Media: Behind the Hype - Industry divided by talkSPORT's £66m Rajar claim

Is MacKenzie engaged in a serious suit or just seeking more PR?

The trouble with being Kelvin MacKenzie is that whenever you do almost anything, people ascribe your motives to a desire to make a public splash. Given that MacKenzie, now the chairman and chief executive of The Wireless Group, was previously (and notoriously) the editor of The Sun, it seems a fair assumption.

So last week's news that MacKenzie has issued Rajar with a writ for damages of £66 million was greeted with many mutterings of "PR stunt" among people in the the radio industry and media agencies.

Rajar's managing director, Sally de la Bedoyere, dismissed it as "ludicrous", pointing out that details of the damages claim "are for the purposes of a sensational press release, and are not detailed in the proceedings".

MacKenzie has been threatening just such a move for a year and has conducted a three-year struggle to get Rajar to move across to an electronic system of audience measurement, rather than the current manual diary entry format which he believes has been consistently underestimating listener figures for his talkSPORT station.

After commissioning his own electronic research from GfK, he claimed a weekly reach (the numbers of listeners tuning in at some point during the week) for talkSPORT of 6.6 million listeners, rather than the 1.9 million that Rajar's current system gave it for the last quarter of 2003. He also alleges that Rajar didn't properly test the first version of electronic measurement before rejecting it.

"Does he have a point (about the accuracy of Rajar's figures)?" Howard Bareham, MindShare's head of radio, asks. "Yes, he does. It's a no-brainer - we'd all like a more accurate system. But has he gone about in the right way? Probably not. The radio industry works best when it works together."

MacKenzie's move is more divisive for the industry than it first appears. He is also threatening legal action against other commercial stations that he believes are hampering action on a new system of measurement because the current system favours them. And theoretically, if he wins, it might provide a legal precedent for media owners to receive damages if they could successfully question the accuracy of their audience/reader figures from Barb or ABC.

However, some question the huge disparity that exists between the Rajar and GfK listener figures for talkSPORT. "Kelvin is making a big deal about the larger reach figures that his research gives talkSPORT," one industry source says. "But radio advertisers trade in listening hours and he's strangely quiet about the listening hours from the GfK study."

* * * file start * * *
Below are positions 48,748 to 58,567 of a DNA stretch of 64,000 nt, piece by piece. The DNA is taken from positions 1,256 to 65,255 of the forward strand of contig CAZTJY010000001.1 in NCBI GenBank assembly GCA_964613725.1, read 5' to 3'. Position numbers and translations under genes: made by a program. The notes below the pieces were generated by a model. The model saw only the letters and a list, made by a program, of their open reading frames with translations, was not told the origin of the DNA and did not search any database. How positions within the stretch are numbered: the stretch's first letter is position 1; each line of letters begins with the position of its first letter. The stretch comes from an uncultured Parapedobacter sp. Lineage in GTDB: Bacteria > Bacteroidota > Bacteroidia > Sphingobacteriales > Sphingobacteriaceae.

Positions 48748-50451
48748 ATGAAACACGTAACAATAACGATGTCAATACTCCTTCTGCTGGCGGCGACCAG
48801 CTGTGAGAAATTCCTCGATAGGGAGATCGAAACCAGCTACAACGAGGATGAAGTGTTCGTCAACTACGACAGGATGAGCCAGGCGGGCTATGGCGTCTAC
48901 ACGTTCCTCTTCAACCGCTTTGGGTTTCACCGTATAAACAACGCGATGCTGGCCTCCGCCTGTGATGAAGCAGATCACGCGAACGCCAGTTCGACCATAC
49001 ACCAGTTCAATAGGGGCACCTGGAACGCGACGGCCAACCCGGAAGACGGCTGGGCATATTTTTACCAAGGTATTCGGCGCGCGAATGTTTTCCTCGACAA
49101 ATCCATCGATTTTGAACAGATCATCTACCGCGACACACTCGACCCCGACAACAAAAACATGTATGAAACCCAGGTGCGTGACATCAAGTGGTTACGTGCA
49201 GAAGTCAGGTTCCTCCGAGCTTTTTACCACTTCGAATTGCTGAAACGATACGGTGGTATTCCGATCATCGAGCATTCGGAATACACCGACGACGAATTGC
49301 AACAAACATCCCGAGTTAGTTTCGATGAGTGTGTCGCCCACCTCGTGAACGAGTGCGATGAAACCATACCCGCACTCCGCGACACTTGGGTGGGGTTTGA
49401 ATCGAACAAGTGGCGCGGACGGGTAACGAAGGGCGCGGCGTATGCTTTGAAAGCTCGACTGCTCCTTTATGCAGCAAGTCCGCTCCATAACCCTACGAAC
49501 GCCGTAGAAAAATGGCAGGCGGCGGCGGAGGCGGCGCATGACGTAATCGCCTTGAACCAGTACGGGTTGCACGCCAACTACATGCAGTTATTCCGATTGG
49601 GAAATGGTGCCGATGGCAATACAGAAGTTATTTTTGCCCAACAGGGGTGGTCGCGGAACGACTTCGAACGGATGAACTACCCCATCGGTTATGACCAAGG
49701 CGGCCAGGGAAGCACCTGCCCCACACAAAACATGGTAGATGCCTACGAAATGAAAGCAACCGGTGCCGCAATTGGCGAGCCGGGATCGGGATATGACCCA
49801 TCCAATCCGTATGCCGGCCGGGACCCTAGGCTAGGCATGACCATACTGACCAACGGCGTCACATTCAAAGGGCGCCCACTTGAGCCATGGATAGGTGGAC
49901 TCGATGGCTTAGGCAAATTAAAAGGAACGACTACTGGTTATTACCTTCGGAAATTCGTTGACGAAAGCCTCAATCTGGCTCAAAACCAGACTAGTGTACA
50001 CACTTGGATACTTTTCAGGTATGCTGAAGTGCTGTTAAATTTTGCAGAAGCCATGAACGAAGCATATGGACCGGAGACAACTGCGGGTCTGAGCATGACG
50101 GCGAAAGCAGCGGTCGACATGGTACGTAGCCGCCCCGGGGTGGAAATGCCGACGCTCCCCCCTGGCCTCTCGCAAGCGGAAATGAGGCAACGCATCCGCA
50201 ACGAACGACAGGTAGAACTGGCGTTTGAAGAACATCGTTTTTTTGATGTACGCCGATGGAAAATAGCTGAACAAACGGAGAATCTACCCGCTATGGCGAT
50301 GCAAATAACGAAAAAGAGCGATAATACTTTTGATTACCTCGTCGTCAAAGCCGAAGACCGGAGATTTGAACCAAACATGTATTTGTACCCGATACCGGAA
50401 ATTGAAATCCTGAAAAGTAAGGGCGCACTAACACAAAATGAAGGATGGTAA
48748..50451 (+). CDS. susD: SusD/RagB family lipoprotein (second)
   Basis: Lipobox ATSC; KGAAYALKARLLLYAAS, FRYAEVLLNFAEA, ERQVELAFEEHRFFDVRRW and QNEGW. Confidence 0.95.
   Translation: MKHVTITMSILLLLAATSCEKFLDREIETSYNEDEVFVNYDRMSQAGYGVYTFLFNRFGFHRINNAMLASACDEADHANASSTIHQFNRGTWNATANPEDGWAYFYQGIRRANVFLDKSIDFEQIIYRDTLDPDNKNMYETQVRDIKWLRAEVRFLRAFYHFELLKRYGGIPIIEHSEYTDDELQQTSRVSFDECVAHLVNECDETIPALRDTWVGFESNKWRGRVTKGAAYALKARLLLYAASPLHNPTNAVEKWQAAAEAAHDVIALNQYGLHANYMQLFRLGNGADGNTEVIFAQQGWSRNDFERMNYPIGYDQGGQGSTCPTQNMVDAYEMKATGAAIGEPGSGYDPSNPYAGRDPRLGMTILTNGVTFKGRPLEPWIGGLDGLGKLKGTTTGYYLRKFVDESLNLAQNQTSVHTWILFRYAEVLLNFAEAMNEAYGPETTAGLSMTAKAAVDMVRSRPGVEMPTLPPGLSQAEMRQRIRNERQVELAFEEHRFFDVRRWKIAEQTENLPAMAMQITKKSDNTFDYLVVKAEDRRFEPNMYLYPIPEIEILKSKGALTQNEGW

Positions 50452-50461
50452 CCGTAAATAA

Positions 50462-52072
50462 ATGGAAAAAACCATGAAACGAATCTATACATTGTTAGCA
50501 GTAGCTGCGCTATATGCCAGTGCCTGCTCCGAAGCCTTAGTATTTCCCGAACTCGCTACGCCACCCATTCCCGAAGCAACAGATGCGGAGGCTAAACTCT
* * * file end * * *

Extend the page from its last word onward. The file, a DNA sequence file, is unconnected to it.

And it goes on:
And though MacKenzie has announced that he is looking forward to his day in court, some in the radio industry doubt that the case will ever get that far. If the case does come to court, he faces a tough, long and expensive battle, a media lawyer says.

"He would have to show the contractual relationship between TWG and Rajar, and then prove that Rajar had breached its contract by being negligent in performing the duties that TWG was paying it for," the source says.

"But, in order to demonstrate negligence, he would have to be able to demonstrate that his system is more accurate than what is in operation at present, and that Rajar had willfully failed to adopt it."

MacKenzie faces another battle in his fight for damages. The £66 million is the amount that he says the company has lost in advertising revenue for talkSPORT because its reach figures were underestimated. But the court is only likely to grant TWG lost profit, rather than net sales, and this is assuming that the judge agrees with MacKenzie that TWG would automatically have attracted far more advertisers if the "true" figures had been known.

"The outcome is far from clear," the lawyer adds. "But I think I'd rather be acting for Rajar."

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